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  • 1
    Monograph available for loan
    Monograph available for loan
    Cham : Springer International Publishing
    Description / Table of Contents: This book aims to identify, present and discuss key driving forces and pressures on ecosystem services. Ecosystem services are the contributions that ecosystems provide to human well-being. The scope of this atlas is on identifying solutions and lessons to be applied across science, policy and practice. The atlas will address different components of ecosystem services, assess risks and vulnerabilities, and outline governance and management opportunities. The atlas will therefore attract a wide audience, both from policy and practice and from different scientific disciplines. The emphasis will be on ecosystems in Europe, as the available data on service provision is best developed for this region and recognizes the strengths of the contributing authors. Ecosystems of regions outside Europe will be covered where possible.
    Description / Table of Contents: Human well-being is significantly affected by the contributions provided by ecosystems, or ecosystem services. In this well-illustrated atlas, world-class experts identify and discuss key driving forces, trade-offs, and synergies of ecosystem services. Through interdisciplinary case studies varying across ecosystems and scales, this atlas narrows the knowledge gap between ecosystem services management and related fields of study. This atlas begins with conceptual background and proceeds to present drivers and their risks for ecosystems, their functions and services, and biodiversity. Trade-offs and synergies among ecosystem services and societal responses to the drivers and trade-offs are discussed. Sustainable land management and governance concepts are demonstrated throughout the atlas. Environmental scientists, practitioners and policy makers worldwide will appreciate the solutions and best practices identified throughout the chapters. Students of environmental sciences, socio-economics and landscape planning will find this atlas to be a valuable read, as well
    Type of Medium: Monograph available for loan
    ISBN: 9783319962283 , 9783319962290
    Language: English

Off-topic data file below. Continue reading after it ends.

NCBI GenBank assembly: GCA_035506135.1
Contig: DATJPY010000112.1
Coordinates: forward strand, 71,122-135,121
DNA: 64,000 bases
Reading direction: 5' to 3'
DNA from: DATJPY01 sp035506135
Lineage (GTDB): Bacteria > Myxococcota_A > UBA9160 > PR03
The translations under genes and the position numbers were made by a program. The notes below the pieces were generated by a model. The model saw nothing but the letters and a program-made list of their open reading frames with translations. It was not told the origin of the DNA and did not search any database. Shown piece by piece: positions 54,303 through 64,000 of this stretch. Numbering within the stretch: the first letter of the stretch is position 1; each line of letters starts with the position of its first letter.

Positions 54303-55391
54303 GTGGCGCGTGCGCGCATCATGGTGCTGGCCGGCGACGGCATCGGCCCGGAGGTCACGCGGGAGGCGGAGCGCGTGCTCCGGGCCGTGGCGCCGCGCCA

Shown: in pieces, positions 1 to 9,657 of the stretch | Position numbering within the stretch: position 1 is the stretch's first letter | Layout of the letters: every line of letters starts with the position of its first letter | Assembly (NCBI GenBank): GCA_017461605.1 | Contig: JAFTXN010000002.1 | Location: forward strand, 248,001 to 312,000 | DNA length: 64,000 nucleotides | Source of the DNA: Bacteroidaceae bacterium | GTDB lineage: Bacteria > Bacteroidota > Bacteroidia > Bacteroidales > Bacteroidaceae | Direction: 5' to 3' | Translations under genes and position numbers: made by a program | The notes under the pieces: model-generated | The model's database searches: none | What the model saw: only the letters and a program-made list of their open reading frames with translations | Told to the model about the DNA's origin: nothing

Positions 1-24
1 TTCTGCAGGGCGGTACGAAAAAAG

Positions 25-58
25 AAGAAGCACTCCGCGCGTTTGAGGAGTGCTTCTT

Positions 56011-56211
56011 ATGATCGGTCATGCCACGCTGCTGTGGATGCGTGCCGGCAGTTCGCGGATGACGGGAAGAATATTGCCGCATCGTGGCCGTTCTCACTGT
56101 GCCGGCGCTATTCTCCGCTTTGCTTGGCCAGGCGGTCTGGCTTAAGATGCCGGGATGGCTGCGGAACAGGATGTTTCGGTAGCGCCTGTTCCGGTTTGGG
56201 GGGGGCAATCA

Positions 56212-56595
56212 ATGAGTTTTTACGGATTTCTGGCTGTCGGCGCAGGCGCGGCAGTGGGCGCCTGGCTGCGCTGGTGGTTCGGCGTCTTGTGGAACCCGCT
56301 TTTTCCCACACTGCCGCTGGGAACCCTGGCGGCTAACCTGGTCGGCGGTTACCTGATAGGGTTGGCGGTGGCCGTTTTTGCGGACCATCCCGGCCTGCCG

Note: Contents: The Risk to Ecosystems and Ecosystem Services: A Framework for the Atlas of Ecosystem Services ; The Ecosystem Service Concept: Linking Ecosystems and Human Wellbeing ; The Link Between Diversity, Ecosystem Functions, and Ecosystem Services ; Embracing Community Resilience in Ecosystem Management and Research ; Risk and Uncertainty as Sources of Economic Value of Biodiversity and Ecosystem Services ; Taking Social Responsibility in Using Ecosystem Services Concepts: Ethical Issues of Linking Ecosystems and Human Well-Being ; Introduction to Part II: Drivers and Their Risks for Ecosystems, Their Functions, and Services ; Scaling Sensitivity of Drivers ; The Evidence for Genetic Diversity Effects on Ecosystem Services ; Using Dynamic Global Vegetation Models (DGVMs) for Projecting Ecosystem Services at Regional Scales ; Remote Sensing Measurements of Forest Structure Types for Ecosystem Service Mapping ; Mapping Land System Archetypes to Understand Drivers of Ecosystem Service Risks ; Assessment of Soil Functions Affected by Soil Management ; Mediterranean Wetlands: A Gradient from Natural Resilience to a Fragile Social-Ecosystem ; Vulnerability of Ecosystem Services in Farmland Depends on Landscape Management ; Provisioning Ecosystem Services at Risk: Pollination Benefits and Pollination Dependency of Cropping Systems at the Global Scale ; Minimising Risks of Global Change by Enhancing Resilience of Pollinators in Agricultural Systems ; Drivers of Risks for Biodiversity and Ecosystem Services: Biogas Plants Development in Germany ; European Energy Governance Landscapes: Energy-Related Pressures on Ecosystem Services ; Wind Power Deployment as a Stressor for Ecosystem Services: A Comparative Case Study from Germany and Sweden ; Selected Trade-Offs and Risks Associated with Land Use Transitions in Central Germany ; New EU-Level Scenarios on the Future of Ecosystem Services ; The Rural-to-Urban Gradient and Ecosystem Services ; How to Reconcile the Ecosystem Service of Regulating the Microclimate with Urban Planning Projects on Brownfields? The Case Study Bayerischer Bahnhof in Leipzig, Germany ; Urban Green Infrastructure in Support of Ecosystem Services in a Highly Dynamic South American City: A Multi-Scale Assessment of Santiago de Chile ; Climate Regulation by Diverse Urban Green Spaces: Risks and Opportunities Related to Climate and Land Use Change ; Climate Change as Driver for Ecosystem Services Risk and Opportunities ; Capacity of Ecosystems to Degrade Anthropogenic Chemicals ; Impacts of Nitrogen Deposition on Forest Ecosystem Services and Biodiversity ; Ecosystem Services from Inland Waters and Their Aquatic Ecosystems ; Groundwater Ecosystems and Their Services: Current Status and Potential Risks ; Drinking Water Quality at Risk: A European Perspective ; Pesticide Effects on Stream Ecosystems ; How Good Are Bad Species? ; Alien Planktonic Species in the Marine Realm: What Do They Mean for Ecosystem Services Provision? ; Invasion of the Wadden Sea by the Pacific Oyster (Magallana gigas): A Risk to Ecosystem Services? ; International Trade and Global Flows of Ecosystem Services ; Introduction to Part III: Trade-Offs and Synergies Among Ecosystem Services ; Trade-Offs and Synergies Between Biodiversity Conservation and Productivity in the Context of Increasing Demands on Landscapes ; Climate Change Induced Carbon Competition: Bioenergy Versus Soil Organic Matter Reproduction ; Removal of Agricultural Residues from Conventional Cropping Systems ; Shrinking Cities and Ecosystem Services: Opportunities, Planning, Challenges, and Risks ; Spatial Patterns of Ecosystem Service Bundles in Germany ; Indicators of Ecosystem Services for Policy Makers in the Netherlands ; The Montérégie Connection: Understanding How Ecosystems Can Provide Resilience to the Risk of Ecosystem Service Change ; Synchronized Peak Rate Years of Global Resources Use Imply Critical Trade-Offs in Appropriation of Natural Resources and Ecosystem Services